Kissing has gone from something I once feared and anticipated to something that meant nothing much at all to me to something that is now just reassuringly ordinary. Does that sound boring? I don't mean it to. What kissing means to me now is warmth, familiarity, comfort. Love. I wouldn't change it for anything.
If any of these occurrences had been done by a stranger or a random club-goer I would probably have shouted or slapped or let the Irish rage bubbling up inside erupt. Instead I kept quiet and for the most part, laughed it off. So as not to cause unnecessary drama amongst friendships or to maintain a polite-ish persona.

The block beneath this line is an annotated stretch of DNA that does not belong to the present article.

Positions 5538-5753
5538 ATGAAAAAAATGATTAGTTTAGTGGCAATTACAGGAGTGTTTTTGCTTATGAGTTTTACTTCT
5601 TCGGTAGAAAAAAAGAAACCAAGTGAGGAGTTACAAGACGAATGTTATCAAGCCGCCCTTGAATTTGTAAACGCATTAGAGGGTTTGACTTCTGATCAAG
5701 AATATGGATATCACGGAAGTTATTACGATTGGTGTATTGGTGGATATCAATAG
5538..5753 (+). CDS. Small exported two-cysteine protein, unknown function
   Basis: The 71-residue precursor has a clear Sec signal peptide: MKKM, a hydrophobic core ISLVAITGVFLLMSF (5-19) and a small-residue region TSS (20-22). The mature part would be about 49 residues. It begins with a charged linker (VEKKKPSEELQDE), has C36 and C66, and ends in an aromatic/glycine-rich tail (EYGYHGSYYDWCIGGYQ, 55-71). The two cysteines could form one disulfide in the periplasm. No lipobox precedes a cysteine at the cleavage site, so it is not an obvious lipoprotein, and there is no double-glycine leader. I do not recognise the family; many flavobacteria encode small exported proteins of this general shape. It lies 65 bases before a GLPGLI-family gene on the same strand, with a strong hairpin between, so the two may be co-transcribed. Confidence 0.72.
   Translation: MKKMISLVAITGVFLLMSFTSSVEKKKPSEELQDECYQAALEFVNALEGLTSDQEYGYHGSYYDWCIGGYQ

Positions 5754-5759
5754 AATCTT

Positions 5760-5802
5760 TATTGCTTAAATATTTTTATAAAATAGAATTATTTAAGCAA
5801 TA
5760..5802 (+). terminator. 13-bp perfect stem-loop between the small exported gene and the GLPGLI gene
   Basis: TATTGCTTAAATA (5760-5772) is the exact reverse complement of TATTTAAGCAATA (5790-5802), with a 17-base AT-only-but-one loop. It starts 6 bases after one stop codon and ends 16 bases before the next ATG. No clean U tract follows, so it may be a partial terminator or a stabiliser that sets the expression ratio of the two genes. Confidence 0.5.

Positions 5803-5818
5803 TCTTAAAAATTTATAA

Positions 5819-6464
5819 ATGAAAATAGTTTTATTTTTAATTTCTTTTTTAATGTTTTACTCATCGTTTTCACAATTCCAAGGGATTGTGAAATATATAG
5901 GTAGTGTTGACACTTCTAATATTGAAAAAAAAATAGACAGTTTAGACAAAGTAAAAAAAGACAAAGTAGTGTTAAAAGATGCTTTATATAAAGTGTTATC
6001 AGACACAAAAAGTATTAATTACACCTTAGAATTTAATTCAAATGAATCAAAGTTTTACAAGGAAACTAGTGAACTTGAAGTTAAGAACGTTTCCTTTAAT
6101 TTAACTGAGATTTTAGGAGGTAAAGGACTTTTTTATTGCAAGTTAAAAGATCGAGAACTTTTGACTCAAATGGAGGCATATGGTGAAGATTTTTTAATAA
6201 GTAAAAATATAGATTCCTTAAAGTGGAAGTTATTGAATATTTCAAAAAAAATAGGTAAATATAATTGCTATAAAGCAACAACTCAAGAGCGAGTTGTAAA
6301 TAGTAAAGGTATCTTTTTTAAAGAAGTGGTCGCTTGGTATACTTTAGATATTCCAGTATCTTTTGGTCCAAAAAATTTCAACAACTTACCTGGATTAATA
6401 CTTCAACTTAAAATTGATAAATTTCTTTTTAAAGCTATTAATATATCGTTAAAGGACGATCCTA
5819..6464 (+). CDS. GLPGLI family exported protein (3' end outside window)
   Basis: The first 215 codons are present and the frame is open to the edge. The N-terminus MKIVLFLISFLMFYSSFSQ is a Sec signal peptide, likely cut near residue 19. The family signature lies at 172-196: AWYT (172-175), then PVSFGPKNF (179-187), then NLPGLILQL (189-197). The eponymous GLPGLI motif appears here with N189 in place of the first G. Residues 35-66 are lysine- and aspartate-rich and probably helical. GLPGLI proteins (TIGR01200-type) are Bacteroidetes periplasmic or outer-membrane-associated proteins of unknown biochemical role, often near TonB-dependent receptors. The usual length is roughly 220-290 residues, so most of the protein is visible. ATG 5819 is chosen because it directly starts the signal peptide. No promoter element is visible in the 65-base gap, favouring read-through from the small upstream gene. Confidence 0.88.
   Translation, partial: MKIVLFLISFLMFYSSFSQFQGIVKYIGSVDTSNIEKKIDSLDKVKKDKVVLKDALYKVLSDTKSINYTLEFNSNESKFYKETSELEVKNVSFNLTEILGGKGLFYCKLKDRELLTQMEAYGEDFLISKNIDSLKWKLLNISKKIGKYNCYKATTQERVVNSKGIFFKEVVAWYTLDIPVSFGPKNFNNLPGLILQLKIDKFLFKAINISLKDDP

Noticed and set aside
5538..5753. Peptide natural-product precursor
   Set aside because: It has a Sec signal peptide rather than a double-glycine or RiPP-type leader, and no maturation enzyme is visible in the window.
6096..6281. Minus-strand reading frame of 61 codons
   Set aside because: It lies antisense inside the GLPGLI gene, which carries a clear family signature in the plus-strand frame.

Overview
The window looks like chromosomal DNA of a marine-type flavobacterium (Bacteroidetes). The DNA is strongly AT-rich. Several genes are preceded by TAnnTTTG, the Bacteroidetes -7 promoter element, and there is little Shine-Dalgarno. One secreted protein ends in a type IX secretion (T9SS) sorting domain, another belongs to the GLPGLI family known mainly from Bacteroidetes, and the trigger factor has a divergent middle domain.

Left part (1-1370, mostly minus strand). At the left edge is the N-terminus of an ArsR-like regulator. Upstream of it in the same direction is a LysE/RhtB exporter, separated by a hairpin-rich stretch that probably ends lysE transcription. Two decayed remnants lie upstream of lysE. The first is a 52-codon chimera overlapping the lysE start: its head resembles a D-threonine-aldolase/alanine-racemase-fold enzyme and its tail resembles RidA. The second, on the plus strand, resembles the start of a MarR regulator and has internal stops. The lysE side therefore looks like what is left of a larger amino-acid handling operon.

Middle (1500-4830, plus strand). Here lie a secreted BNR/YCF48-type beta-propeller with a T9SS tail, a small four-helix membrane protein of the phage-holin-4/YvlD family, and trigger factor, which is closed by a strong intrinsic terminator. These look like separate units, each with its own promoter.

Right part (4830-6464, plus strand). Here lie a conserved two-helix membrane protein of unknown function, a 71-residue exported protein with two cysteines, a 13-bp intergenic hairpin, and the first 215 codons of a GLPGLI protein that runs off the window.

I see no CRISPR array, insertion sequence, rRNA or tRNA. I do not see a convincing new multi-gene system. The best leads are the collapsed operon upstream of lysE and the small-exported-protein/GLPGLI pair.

I was thirteen and three-quarters at the time. And although kissing somebody was on my bucket list, Great Auntie Maud looked nothing like a) Andrew Ridgeley from Wham, b) John Taylor, the bass guitarist from Duran Duran, or c) Stephen Jones from Form 3C, who were the usual objects of my kissing fantasies.
Kissing is vital in any relationship. While a gentle squeeze on the arm or the arse can remind your partner you care, a kiss on the lips - even if it's a quick peck in the supermarket - is the internationally understood shorthand for intimacy. And you have to really mean it, or your lacklustre kiss gives you away.